System Settings in Ventura: a turn for the worse?

Of all the changes in Ventura, the most controversial have come in the move from System Preferences to its completely rewritten System Settings. This article considers why this is needed, and whether Ventura is going to achieve what’s required.

System Preferences

Stepping back and looking as objectively as we can, System Preferences as they stand in Monterey are the weakest part of the whole interface to macOS. Even for those of us who spend a lot of time using them, the layout of the System Preferences app is chaotic. If there is any logic for the order, it has long defied me. Why does Notifications & Focus come between Language & Region and Internet Accounts, for example?

Open any pane and, no matter how empty or full it is, its window can’t be resized. Many now consist of long lists of themes at the left, squeezing often busy settings into the reduced area to the right. Take the Security & Privacy pane. It has four tabs:

  • General, seldom used except when trying to install kernel extensions, when you watch for it to show a fleeting control that might already have come and gone,
  • FileVault, a single control with a whole tab to itself,
  • Firewall, another single control that few ever use,
  • Privacy, overflowing with all the recent privacy controls squeezed into a complete mess. It desperately needs a deeper window, but as ever can’t be resized at all.

There’s no evidence of design, instead preference settings seem to have been thrown haphazard into panes in the rush to ship new features, then to have been left to grow like weeds.

Even for the experienced user, navigation is difficult, but aids are crude and seldom worth the bother. System Preferences’ View menu merely lists in words the same panes, although at least in alphabetical order, and its Search is of limited help even to the desperate.

Within some of its panes are outstanding examples of human interface design, such as the video clips in the Trackpad pane, but they’re exceptional and hampered by that intransigent window size.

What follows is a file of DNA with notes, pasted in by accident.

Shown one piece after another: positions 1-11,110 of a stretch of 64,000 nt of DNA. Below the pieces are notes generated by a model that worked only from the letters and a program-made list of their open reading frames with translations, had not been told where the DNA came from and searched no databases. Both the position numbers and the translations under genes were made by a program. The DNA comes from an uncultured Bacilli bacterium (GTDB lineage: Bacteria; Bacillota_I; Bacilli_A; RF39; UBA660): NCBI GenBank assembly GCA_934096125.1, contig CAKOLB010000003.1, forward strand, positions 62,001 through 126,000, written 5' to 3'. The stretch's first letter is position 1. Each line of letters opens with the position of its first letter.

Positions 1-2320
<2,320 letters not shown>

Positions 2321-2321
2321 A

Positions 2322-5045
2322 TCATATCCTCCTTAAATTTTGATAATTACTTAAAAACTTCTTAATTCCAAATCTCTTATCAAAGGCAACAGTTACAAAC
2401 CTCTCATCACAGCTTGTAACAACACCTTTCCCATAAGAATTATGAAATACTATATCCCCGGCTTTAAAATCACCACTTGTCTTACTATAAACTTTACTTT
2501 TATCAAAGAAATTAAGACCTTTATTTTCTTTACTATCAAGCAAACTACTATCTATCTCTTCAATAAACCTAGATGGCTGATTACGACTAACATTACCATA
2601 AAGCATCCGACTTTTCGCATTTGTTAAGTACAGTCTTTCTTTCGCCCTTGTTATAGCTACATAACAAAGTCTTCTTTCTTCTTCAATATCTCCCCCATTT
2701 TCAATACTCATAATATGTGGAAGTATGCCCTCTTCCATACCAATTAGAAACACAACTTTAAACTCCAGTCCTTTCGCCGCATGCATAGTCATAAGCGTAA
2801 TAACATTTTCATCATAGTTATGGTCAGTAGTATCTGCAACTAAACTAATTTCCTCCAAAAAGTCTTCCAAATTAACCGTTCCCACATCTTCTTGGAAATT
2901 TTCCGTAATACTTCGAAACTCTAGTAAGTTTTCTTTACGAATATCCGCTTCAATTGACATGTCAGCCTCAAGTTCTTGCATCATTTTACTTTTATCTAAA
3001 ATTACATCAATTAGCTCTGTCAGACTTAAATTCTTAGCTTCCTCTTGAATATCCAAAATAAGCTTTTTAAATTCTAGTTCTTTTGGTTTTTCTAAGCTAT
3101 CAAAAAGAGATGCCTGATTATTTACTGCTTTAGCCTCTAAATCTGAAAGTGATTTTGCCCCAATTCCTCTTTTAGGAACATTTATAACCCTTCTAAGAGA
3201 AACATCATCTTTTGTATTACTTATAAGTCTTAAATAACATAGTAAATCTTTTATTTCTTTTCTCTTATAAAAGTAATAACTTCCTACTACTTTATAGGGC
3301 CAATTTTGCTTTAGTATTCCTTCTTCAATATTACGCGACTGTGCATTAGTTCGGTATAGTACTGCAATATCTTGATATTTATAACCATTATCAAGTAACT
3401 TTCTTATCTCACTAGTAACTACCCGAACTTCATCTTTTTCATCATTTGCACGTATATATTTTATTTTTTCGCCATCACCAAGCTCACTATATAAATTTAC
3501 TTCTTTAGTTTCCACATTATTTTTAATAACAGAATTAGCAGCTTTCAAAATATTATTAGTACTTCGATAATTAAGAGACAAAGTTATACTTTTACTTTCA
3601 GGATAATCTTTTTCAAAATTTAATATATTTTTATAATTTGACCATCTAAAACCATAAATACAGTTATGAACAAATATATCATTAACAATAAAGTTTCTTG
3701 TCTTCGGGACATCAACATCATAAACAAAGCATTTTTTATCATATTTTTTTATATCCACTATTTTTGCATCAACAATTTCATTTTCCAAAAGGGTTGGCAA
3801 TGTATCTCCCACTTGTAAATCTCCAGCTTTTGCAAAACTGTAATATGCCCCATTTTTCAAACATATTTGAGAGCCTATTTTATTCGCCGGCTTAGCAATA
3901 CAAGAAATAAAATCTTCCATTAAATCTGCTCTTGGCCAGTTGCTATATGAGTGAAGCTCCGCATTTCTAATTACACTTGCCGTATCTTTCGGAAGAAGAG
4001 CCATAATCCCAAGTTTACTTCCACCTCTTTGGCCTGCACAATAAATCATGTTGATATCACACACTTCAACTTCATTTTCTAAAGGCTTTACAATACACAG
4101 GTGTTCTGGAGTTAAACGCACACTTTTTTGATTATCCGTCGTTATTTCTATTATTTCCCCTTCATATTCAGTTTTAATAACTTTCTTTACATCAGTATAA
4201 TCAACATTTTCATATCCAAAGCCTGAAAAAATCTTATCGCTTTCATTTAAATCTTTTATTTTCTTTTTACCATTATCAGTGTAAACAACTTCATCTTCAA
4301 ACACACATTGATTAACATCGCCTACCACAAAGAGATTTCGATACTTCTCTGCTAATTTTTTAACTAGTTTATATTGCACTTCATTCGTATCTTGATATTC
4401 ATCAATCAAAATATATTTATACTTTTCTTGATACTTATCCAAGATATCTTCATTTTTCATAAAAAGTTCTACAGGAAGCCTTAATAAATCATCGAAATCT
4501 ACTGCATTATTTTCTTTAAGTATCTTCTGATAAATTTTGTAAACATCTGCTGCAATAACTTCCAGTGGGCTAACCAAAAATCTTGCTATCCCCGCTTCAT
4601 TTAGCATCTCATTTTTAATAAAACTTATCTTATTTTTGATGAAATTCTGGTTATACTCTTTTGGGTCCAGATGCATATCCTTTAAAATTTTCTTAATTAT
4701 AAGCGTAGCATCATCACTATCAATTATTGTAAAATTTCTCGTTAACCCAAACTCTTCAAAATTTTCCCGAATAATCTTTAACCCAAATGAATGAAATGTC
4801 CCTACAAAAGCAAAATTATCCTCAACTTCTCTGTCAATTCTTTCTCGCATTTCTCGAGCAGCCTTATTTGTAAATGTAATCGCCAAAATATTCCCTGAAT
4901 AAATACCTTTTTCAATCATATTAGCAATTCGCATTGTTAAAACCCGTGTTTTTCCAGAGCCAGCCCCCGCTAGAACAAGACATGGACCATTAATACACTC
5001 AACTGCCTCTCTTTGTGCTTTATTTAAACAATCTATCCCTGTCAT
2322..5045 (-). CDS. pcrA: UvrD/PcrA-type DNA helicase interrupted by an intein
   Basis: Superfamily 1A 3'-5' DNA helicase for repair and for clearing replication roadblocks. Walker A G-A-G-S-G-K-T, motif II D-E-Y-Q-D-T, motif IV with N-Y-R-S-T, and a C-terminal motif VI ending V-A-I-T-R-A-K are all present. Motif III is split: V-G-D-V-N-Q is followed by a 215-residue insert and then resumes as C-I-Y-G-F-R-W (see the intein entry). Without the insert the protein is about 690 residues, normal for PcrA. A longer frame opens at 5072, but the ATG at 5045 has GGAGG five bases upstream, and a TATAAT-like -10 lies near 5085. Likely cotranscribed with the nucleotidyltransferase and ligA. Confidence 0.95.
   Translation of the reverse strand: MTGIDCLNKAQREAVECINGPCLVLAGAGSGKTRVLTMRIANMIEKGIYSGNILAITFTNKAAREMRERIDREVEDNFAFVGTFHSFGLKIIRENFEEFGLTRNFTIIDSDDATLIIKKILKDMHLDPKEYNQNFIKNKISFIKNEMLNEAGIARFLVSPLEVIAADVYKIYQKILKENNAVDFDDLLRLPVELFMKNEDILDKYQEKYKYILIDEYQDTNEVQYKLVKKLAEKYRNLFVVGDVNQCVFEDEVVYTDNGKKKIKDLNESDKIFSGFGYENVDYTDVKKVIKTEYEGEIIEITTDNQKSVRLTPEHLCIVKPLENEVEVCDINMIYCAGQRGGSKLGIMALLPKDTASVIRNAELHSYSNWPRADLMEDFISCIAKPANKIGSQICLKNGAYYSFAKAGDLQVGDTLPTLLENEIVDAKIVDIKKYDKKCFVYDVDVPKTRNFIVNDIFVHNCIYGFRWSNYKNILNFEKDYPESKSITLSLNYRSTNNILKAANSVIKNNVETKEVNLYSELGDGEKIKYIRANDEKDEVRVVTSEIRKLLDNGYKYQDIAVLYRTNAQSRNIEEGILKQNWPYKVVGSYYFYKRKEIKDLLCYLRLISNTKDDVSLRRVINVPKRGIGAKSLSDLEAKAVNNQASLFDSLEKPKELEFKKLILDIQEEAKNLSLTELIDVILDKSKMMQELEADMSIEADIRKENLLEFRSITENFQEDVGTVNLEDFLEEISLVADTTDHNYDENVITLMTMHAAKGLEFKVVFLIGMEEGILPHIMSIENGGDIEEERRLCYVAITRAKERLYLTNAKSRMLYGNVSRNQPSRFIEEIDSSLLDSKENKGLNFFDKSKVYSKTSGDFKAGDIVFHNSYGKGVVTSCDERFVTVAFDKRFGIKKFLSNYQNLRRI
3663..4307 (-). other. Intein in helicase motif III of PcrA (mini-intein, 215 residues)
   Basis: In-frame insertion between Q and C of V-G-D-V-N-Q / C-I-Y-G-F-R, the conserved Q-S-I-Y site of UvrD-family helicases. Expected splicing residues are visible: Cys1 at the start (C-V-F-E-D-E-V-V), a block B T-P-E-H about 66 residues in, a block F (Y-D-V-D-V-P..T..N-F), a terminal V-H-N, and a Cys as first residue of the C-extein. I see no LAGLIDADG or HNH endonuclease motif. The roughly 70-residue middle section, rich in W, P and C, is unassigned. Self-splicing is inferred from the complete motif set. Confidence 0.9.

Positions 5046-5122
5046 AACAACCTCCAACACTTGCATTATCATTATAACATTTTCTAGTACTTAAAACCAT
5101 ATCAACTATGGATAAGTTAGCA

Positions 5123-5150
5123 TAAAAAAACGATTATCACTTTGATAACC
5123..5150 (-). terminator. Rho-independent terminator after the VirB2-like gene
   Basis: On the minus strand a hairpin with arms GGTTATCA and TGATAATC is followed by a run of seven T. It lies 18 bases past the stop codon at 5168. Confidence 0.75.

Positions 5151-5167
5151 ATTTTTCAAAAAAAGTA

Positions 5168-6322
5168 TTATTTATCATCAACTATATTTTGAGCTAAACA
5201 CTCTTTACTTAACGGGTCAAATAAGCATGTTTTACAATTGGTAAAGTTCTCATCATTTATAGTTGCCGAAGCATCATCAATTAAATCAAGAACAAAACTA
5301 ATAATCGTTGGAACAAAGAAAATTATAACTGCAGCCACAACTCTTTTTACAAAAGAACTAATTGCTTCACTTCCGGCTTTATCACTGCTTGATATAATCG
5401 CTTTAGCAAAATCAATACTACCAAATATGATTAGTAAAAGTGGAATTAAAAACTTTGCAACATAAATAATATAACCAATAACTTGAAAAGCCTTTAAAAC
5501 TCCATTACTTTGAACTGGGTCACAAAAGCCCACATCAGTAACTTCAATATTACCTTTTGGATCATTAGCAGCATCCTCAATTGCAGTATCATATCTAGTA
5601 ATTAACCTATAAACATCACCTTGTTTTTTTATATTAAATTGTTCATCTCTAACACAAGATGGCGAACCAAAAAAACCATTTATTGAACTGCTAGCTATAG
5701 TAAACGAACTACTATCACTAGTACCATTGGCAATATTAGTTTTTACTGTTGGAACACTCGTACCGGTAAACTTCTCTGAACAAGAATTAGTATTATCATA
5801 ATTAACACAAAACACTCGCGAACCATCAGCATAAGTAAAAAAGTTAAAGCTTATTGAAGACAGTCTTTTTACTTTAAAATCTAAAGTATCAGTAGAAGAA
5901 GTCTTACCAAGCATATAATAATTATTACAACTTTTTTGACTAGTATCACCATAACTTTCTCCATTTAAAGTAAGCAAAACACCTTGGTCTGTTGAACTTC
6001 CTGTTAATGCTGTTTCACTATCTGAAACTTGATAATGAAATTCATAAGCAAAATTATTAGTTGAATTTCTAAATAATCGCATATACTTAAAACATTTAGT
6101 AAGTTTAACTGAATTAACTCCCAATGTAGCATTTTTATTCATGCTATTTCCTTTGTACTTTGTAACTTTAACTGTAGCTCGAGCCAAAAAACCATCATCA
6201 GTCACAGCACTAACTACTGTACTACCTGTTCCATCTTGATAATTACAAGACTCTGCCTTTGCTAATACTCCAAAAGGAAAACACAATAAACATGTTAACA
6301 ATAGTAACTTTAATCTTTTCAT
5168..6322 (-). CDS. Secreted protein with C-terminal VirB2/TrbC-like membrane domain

System Settings

The fundamental problems to be solved in any replacement for System Preferences are:

  • how to make the hundreds, perhaps thousands, of individual controls accessible,
  • the design of individual panes and dialogs within those.

In its current state, I think that System Settings solves the first far better than System Preferences, but the second remains mediocre at best, and in some respects is significantly worse than what we’ve got in Monterey.


System Preferences seems to have been designed for users to learn the contents of each pane, and with that knowledge navigate through to the section required. In the early days, it just about worked, but since then the number of settings has outgrown our capacity to memorise, to the point where you can waste many minutes looking through the contents of the Privacy tab and still not find what you need.

With so many preference settings to include, they could be structured shallow or deep. Do you have dozens of individual panes for each suite of settings, or few panes that nest deeper in the hierarchy? Getting the balance between breadth and depth is extremely difficult, so the only practical way ahead is to rely on navigational aids. Here System Settings does far better than its predecessors.


Its View menu doesn’t reproduce the list of panes, but gives the middle ranks in alphabetical order. Time Machine is a good example, as it’s no longer a pane in its own right, but part of the General pane, where it merits a direct link from the View menu. If you know the name of the subsystem, this is now a good place to come.


Search has been greatly improved too. One control I simply couldn’t see anywhere, and which has to be learned in System Preferences, is that to enable the keyboards and Emoji & Symbols item in the Menu Bar. As one of the few menu bar additions that isn’t controlled in the new Control Centre pane, and not obvious in Keyboard, the best way to find it is to type input as a search term. Each of the hits shown gives the context, and selecting any of those hits at the left takes you to the setting, jumping through deep hierarchies to the dialog you need.


Navigating System Settings also benefits from individual shortcuts provided in domain-specific menu bar controls, already a feature in Monterey. Add Stage Manager to the menu bar and with it you gain immediate access to its settings, buried in Control Centre.


The new Control Centre pane, which replaces Dock & Menu Bar, gives extensive control over the individual subsystems that can be added to the menu bar, and to Control Centre.


Perhaps most revolutionary of all, the System Settings window can be changed in size, albeit in only one axis. When using Ventura intensively, as I have been over the last three weeks, I’ve found myself expanding System Settings to the full height of the display to minimise the scrolling required to traverse its contents. In many situations, that eliminates the scrollbar completely.

Pane design

Although getting around System Settings has been greatly improved, individual panes and dialogs are not as well-designed as those in System Preferences. Apple only reinstated video clips in Trackpad following widespread protest, and the replacements used are smaller and, to my eye, pale imitations.

I gather that System Settings has been implemented using Apple’s new SwiftUI interface, and that has proved its major design constraint. If that’s the case, it’s a good illustration of how dogmatic choice of tools can affect the human interface. Apple still has a long and painful journey before System Settings can match the quality of the rest of the macOS human interface. At least in Ventura it has made a start by reorganising these vital controls into structures that are accessible and navigable.